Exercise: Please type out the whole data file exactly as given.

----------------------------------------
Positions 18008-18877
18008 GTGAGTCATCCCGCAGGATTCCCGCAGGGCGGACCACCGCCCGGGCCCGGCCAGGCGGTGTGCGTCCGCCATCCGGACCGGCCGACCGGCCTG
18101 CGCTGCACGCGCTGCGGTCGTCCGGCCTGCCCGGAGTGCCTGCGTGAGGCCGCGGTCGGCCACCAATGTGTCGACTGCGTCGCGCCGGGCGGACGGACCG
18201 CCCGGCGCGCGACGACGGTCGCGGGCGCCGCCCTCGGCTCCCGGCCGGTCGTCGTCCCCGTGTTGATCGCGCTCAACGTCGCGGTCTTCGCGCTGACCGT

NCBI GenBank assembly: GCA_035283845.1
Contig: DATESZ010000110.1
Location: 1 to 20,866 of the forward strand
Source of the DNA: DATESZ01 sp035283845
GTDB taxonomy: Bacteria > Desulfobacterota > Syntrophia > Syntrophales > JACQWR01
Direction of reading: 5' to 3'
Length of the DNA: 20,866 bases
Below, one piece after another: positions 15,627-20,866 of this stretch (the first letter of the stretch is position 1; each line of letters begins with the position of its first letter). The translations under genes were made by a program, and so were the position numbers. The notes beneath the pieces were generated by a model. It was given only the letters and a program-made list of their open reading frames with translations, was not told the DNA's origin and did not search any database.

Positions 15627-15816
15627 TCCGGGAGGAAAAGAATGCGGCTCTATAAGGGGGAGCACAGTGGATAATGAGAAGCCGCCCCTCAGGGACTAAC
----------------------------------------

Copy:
Positions 18008-18877
18008 GTGAGTCATCCCGCAGGATTCCCGCAGGGCGGACCACCGCCCGGGCCCGGCCAGGCGGTGTGCGTCCGCCATCCGGACCGGCCGACCGGCCTG
18101 CGCTGCACGCGCTGCGGTCGTCCGGCCTGCCCGGAGTGCCTGCGTGAGGCCGCGGTCGGCCACCAATGTGTCGACTGCGTCGCGCCGGGCGGACGGACCG
18201 CCCGGCGCGCGACGACGGTCGCGGGCGCCGCCCTCGGCTCCCGGCCGGTCGTCGTCCCCGTGTTGATCGCGCTCAACGTCGCGGTCTTCGCGCTGACCGT

NCBI GenBank assembly: GCA_035283845.1
Contig: DATESZ010000110.1
Location: 1 to 20,866 of the forward strand
Source of the DNA: DATESZ01 sp035283845
GTDB taxonomy: Bacteria > Desulfobacterota > Syntrophia > Syntrophales > JACQWR01
Direction of reading: 5' to 3'
Length of the DNA: 20,866 bases
Below, one piece after another: positions 15,627-20,866 of this stretch (the first letter of the stretch is position 1; each line of letters begins with the position of its first letter). The translations under genes were made by a program, and so were the position numbers. The notes beneath the pieces were generated by a model. It was given only the letters and a program-made list of their open reading frames with translations, was not told the DNA's origin and did not search any database.

Positions 15627-15816
15627 TCCGGGAGGAAAAGAATGCGGCTCTATAAGGGGGAGCACAGTGGATAATGAGAAGCCGCCCCTCAGGGACTAAC